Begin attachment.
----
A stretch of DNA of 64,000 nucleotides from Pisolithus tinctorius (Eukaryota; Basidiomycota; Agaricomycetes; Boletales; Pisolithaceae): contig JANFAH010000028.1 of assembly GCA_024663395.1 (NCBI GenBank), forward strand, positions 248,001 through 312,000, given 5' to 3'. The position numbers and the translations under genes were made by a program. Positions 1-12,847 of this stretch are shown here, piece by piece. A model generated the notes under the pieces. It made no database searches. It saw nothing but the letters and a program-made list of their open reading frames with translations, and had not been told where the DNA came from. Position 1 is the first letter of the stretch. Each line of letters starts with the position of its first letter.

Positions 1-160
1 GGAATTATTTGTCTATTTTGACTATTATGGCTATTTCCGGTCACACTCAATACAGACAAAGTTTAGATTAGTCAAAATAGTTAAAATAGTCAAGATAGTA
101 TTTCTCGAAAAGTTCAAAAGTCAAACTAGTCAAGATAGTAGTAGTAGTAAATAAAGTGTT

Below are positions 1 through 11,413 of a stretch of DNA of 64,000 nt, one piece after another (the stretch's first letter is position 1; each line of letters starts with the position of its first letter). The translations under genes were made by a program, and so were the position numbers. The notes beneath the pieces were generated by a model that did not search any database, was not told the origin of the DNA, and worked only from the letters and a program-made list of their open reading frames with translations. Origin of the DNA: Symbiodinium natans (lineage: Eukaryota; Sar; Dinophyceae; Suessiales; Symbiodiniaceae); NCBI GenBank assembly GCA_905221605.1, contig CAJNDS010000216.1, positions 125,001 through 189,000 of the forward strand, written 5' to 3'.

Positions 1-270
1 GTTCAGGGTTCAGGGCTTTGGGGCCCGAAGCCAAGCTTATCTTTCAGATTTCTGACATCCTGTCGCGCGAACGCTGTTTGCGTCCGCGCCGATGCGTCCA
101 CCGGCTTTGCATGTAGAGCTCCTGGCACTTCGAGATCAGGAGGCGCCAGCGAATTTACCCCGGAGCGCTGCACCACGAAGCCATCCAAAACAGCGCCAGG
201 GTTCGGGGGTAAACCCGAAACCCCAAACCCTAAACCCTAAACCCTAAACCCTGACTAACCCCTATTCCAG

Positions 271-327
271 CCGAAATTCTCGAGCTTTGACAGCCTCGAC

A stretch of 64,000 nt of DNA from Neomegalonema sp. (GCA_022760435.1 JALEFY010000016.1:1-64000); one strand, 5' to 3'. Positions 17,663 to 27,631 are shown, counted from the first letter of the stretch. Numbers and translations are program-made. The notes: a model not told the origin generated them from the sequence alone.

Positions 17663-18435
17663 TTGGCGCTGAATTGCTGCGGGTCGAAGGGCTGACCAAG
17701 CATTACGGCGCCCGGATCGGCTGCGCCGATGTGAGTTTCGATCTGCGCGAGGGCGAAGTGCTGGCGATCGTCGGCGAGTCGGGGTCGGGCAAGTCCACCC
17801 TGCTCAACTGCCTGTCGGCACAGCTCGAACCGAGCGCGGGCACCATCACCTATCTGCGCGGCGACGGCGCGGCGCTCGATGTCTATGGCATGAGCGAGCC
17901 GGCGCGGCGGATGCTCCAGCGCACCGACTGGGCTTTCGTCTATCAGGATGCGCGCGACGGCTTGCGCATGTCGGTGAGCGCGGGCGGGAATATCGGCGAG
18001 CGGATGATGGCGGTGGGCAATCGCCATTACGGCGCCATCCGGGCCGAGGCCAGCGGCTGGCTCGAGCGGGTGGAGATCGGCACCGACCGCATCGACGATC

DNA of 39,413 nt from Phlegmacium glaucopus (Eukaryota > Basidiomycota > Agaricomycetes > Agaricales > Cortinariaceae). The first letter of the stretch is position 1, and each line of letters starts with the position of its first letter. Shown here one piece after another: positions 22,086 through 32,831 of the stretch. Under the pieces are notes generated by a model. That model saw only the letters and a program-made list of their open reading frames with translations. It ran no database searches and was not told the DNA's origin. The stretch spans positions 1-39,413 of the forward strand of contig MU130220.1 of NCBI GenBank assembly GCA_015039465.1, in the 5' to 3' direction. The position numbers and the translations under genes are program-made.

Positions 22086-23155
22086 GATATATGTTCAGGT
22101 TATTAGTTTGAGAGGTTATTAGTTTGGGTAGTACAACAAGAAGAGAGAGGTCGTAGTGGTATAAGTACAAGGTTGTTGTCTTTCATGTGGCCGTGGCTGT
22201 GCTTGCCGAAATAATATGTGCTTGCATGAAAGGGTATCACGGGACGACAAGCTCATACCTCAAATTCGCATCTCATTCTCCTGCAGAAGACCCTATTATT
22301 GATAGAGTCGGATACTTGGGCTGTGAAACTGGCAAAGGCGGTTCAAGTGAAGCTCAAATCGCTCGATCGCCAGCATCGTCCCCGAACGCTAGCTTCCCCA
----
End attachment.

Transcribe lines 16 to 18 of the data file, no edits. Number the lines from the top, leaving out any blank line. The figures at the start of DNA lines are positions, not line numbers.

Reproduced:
17801 TGCTCAACTGCCTGTCGGCACAGCTCGAACCGAGCGCGGGCACCATCACCTATCTGCGCGGCGACGGCGCGGCGCTCGATGTCTATGGCATGAGCGAGCC
17901 GGCGCGGCGGATGCTCCAGCGCACCGACTGGGCTTTCGTCTATCAGGATGCGCGCGACGGCTTGCGCATGTCGGTGAGCGCGGGCGGGAATATCGGCGAG
18001 CGGATGATGGCGGTGGGCAATCGCCATTACGGCGCCATCCGGGCCGAGGCCAGCGGCTGGCTCGAGCGGGTGGAGATCGGCACCGACCGCATCGACGATC